Actually, one can prove that no algorithm based only on comparisons cannot make less comparisons than n log n. This is the so-called comparison model! However, sorting can be done in linear time, depending on the type of your set, for instance using counting sort - a kind of histogram.A comparison sort is a type of sorting algorithm that only reads the list elements through a single abstract comparison operation often a "less than or equal to" operator or a three-way comparison that determines which of two elements should occur first in the final sorted list.
The only requirement is that the operator forms a total preorder over the data, with:. In a stable sortthe input order determines the sorted order in this case. A metaphor for thinking about comparison sorts is that someone has a set of unlabelled weights and a balance scale. Their goal is to line up the weights in order by their weight without any information except that obtained by placing two weights on the scale and seeing which one is heavier or if they weigh the same.
There are fundamental limits on the performance of comparison sorts. This is a consequence of the limited information available through comparisons alone — or, to put it differently, of the vague algebraic structure of totally ordered sets. In this sense, mergesort, heapsort, and introsort are asymptotically optimal in terms of the number of comparisons they must perform, although this metric neglects other operations. Non-comparison sorts such as the examples discussed below can achieve O n performance by using operations other than comparisons, allowing them to sidestep this lower bound assuming elements are constant-sized.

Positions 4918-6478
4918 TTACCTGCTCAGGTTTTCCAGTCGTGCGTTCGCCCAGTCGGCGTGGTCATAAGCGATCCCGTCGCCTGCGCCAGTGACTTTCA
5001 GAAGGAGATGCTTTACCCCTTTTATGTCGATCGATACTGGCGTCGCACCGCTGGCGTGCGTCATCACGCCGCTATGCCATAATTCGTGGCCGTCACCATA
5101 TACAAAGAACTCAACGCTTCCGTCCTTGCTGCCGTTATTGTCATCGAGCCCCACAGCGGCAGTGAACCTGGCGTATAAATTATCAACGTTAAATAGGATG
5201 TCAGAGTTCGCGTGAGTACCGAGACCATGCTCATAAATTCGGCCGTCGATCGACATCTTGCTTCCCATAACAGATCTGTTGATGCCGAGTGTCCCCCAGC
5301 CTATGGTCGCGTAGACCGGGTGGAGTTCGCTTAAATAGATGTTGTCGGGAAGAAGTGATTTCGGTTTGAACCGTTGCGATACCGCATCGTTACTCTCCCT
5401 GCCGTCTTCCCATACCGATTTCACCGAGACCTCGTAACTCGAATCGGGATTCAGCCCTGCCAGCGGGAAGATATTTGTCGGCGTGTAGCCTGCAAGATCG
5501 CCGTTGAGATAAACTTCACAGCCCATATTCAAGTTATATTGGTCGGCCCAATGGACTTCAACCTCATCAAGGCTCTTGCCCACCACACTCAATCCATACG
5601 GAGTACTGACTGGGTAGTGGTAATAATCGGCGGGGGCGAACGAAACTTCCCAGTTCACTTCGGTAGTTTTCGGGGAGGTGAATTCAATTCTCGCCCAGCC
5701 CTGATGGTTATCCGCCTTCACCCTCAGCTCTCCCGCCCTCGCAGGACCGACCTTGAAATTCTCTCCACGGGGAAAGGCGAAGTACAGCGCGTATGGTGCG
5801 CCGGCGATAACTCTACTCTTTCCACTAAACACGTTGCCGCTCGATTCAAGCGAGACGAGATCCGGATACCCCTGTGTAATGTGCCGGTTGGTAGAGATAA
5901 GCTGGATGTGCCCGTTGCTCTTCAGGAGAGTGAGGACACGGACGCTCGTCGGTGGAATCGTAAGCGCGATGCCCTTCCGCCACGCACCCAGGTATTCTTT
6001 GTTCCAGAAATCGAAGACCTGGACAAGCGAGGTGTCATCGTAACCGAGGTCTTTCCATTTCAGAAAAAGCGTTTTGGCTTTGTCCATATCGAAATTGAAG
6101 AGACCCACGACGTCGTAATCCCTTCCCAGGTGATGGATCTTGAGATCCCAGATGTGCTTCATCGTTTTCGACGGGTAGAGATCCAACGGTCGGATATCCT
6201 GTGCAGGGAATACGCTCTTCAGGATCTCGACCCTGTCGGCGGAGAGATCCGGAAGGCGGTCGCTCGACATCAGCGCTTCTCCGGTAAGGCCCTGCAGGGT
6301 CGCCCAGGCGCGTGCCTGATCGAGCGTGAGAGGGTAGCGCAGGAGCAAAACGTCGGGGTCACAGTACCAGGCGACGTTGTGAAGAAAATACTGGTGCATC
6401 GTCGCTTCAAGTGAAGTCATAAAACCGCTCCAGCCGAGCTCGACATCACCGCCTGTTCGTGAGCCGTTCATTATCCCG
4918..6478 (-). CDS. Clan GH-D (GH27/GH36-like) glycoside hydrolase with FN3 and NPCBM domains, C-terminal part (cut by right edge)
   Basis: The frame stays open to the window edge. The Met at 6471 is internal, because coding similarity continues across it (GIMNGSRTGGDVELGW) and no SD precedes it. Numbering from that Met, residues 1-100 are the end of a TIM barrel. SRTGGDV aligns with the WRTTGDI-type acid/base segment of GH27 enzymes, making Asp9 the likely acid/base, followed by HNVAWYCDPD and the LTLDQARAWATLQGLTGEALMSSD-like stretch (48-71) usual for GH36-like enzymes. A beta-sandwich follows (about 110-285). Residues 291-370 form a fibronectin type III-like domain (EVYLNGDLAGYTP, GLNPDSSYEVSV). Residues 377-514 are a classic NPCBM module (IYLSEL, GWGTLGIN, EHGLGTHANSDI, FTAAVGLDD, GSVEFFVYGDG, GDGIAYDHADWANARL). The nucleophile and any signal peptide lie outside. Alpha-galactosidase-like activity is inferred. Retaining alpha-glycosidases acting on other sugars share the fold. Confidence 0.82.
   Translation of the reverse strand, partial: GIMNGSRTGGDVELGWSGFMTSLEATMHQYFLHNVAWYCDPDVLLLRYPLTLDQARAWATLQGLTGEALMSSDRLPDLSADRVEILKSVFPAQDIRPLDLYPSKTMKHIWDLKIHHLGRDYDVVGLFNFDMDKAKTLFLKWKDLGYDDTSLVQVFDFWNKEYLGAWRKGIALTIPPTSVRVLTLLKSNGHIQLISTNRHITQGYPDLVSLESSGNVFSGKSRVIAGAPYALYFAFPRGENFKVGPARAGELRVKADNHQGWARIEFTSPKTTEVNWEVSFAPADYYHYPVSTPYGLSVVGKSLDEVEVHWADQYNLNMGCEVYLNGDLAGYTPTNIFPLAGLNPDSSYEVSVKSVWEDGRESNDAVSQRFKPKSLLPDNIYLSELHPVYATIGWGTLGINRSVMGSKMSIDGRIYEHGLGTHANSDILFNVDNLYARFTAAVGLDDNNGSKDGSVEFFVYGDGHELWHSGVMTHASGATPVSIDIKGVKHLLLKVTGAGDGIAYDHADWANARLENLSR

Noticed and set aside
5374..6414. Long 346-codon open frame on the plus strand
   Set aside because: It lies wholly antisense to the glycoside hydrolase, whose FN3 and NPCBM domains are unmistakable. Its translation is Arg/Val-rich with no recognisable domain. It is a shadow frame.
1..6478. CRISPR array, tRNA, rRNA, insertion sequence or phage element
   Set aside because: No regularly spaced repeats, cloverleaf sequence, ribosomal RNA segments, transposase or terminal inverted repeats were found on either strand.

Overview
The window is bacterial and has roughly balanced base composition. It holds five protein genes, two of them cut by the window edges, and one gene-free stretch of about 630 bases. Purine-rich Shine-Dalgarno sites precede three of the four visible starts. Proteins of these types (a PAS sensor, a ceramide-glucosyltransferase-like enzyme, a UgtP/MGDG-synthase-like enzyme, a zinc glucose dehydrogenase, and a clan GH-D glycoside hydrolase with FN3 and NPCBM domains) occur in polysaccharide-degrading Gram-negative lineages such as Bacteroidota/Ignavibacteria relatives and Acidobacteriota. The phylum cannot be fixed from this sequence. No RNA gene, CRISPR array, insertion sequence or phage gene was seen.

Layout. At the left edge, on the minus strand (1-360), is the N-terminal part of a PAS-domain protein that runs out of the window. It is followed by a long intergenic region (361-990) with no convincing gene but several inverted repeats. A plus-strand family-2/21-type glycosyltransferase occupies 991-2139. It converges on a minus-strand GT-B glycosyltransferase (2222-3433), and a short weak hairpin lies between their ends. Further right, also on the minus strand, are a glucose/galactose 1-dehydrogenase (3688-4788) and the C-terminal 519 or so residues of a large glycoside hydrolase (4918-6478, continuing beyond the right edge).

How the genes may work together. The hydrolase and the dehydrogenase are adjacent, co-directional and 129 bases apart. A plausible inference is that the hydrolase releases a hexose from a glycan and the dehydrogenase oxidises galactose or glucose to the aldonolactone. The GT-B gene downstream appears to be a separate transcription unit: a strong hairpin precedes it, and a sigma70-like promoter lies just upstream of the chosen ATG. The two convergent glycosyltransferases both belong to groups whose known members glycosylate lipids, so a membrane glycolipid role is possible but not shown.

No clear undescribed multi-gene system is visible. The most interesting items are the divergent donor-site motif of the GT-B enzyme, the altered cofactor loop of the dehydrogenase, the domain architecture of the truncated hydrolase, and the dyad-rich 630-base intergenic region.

Comparison sorts may run faster on some lists; many adaptive sorts such as insertion sort run in O n time on an already-sorted or nearly-sorted list. Real-world measures of sorting speed may need to take into account the ability of some algorithms to optimally use relatively fast cached computer memoryor the application may benefit from sorting methods where sorted data begins to appear to the user quickly and then user's speed of reading will be the limiting factor as opposed to sorting methods where no output is available until the whole list is sorted.
Despite these limitations, comparison sorts offer the notable practical advantage that control over the comparison function allows sorting of many different datatypes and fine control over how the list is sorted. For example, reversing the result of the comparison function allows the list to be sorted in reverse; and one can sort a list of tuples in lexicographic order by just creating a comparison function that compares each part in sequence:.
Balanced ternary notation allows comparisons to be made in one step, whose result will be one of "less than", "greater than" or "equal to". Comparison sorts generally adapt more easily to complex orders such as the order of floating-point numbers. Additionally, once a comparison function is written, any comparison sort can be used without modification; non-comparison sorts typically require specialized versions for each datatype.
This flexibility, together with the efficiency of the above comparison sorting algorithms on modern computers, has led to widespread preference for comparison sorts in most practical work.